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Expertise in Support of Mission Centered Institutions

It is an insight seldom proclaimed but quietly understood in the candor of any college or university leadership group: “No margin, no mission.” However great the intrinsic value of higher education’s societal missions, succeeding in those purposes requires both strategy and a stable financial ledger. In tough times institutional mission can too often play second chair to the revenue stream. Market success becomes the goal in itself rather than the instrument of fulfilling public purpose. The academic community is being fractured into a collection of semi-autonomous business units, each adept at securing its own funds to pursue its own agenda.

Launched by the University of Pennsylvania, The Learning Alliance for Higher Education was formed as a possible answer to this conundrum. It aims to strike the balance between academic pursuits and the realities of the market by coupling the academic community's traditional leadership skills with the kind of expertise that focuses on markets, technology, and management practices.

The organizations that have come together to form The Learning Alliance include: higher education research centers at Stanford University, the University of Michigan, and the University of Pennsylvania; major organizations that have focused on public policy and institutional practice; as well as for-profit enterprises.

Joining institutions have rapid access to more than 60 experts on the staffs of the organizations plus an additional 30 outside specialists. Our assumption is that if the expertise we provide helps on the management side of the equation, the institutions and their leadership will increase both their human and financial investments in programs that pursue their academic missions.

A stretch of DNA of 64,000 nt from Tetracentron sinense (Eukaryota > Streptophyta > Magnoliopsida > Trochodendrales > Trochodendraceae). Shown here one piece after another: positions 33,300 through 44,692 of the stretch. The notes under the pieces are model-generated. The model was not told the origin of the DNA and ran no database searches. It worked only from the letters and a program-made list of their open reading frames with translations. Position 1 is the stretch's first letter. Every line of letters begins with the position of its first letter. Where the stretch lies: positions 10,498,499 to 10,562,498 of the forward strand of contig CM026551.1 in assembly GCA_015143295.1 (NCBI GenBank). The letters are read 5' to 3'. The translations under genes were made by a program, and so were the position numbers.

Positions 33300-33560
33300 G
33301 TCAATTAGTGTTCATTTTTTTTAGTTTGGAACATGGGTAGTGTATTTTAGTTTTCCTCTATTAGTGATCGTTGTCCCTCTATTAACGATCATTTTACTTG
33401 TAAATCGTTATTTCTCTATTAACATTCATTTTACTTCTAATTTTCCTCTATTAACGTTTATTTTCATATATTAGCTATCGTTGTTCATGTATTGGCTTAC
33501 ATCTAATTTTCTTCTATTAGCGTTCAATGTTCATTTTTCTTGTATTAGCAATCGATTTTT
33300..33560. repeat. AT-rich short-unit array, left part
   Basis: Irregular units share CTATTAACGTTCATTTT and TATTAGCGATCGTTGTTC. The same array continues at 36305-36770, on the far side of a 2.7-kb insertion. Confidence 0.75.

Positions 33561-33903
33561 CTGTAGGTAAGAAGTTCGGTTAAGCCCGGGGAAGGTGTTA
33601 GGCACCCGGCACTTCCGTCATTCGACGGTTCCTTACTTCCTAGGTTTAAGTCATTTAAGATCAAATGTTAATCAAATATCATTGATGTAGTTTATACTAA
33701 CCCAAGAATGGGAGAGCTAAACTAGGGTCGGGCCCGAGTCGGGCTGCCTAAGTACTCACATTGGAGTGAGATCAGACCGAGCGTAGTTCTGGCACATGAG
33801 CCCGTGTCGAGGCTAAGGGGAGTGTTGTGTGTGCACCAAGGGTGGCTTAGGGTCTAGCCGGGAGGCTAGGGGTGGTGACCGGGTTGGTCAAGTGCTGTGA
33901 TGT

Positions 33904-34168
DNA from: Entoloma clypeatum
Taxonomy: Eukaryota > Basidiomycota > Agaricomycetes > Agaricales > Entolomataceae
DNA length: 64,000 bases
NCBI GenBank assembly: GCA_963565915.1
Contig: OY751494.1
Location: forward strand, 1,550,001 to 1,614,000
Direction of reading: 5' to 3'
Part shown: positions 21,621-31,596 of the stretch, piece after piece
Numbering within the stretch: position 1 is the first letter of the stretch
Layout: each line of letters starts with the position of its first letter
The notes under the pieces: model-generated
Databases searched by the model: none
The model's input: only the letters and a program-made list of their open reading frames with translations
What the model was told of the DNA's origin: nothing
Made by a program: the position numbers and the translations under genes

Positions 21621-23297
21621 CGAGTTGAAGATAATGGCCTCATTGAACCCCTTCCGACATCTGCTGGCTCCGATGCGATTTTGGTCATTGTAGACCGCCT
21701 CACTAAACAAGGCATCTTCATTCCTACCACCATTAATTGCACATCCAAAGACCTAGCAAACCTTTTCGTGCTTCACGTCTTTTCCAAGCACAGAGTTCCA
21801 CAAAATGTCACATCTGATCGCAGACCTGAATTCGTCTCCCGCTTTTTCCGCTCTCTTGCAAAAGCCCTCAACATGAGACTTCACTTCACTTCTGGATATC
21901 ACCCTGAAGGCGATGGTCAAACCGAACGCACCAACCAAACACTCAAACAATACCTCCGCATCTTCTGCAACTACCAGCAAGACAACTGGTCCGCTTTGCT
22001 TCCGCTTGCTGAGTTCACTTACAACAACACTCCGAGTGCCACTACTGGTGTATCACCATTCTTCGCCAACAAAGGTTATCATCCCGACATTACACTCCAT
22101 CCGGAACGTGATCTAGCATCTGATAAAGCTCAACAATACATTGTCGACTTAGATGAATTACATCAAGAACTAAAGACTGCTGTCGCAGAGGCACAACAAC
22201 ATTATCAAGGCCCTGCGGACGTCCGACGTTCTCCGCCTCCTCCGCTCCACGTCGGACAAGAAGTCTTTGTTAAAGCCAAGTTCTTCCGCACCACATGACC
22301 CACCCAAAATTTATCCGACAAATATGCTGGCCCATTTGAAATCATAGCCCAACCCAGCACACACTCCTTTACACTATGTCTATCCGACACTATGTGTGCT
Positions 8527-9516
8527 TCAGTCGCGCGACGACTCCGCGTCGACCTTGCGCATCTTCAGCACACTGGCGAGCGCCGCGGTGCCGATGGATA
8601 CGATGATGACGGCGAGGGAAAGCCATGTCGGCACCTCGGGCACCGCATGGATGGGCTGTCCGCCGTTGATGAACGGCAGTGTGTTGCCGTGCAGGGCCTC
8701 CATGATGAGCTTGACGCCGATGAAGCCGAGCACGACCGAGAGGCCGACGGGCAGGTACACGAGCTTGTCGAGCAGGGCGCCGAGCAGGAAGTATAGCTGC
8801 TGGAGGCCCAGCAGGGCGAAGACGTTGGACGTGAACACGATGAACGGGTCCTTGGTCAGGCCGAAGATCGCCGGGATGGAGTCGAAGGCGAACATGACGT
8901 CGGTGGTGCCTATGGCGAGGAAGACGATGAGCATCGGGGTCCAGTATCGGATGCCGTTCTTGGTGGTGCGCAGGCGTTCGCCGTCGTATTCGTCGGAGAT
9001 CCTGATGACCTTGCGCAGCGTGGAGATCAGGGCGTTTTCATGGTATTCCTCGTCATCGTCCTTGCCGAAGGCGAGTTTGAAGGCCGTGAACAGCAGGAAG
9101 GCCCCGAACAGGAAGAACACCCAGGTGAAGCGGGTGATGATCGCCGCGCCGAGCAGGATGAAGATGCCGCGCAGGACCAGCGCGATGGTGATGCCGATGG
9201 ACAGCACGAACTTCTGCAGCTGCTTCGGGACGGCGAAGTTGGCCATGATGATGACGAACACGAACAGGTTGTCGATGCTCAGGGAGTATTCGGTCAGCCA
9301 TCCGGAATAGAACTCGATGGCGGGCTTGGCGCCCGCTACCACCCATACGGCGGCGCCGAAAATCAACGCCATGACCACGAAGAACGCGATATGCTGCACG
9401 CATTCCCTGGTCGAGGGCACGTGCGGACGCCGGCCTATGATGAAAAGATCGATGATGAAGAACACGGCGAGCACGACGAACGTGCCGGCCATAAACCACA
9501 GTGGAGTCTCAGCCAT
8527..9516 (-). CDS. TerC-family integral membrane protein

The service builds strong personal relationships through frank and candid telephone conversations. When a senior leader at a subscribing institution has a problem, he or she gets on the phone and begins working with a seasoned professional skilled in the issues confronting that institution.

The realities of diminished resources have dominated many of our initial calls: strategies for staff reductions, for expanding entrepreneurial income without distorting the institution's mission, and for finding alternate sources for financing new buildings when public bonding authority is no longer available. Other questions reflect more traditional concerns: the launching of an effective strategic planning process, the remaking of academic governance, and the integration of new modes of learning and technology.

Alliance users are large and small, public and private. What made them willing experimenters was the possibility of making better, more timely decisions. From the perspective of The Learning Alliance, however, neither better market decisions nor improved management practices will prove sufficient. The ultimate test is whether subscribing institutions learn to use the funds derived from being market smart as the financial wherewithal for remaining mission centered.

Please contact us to learn more.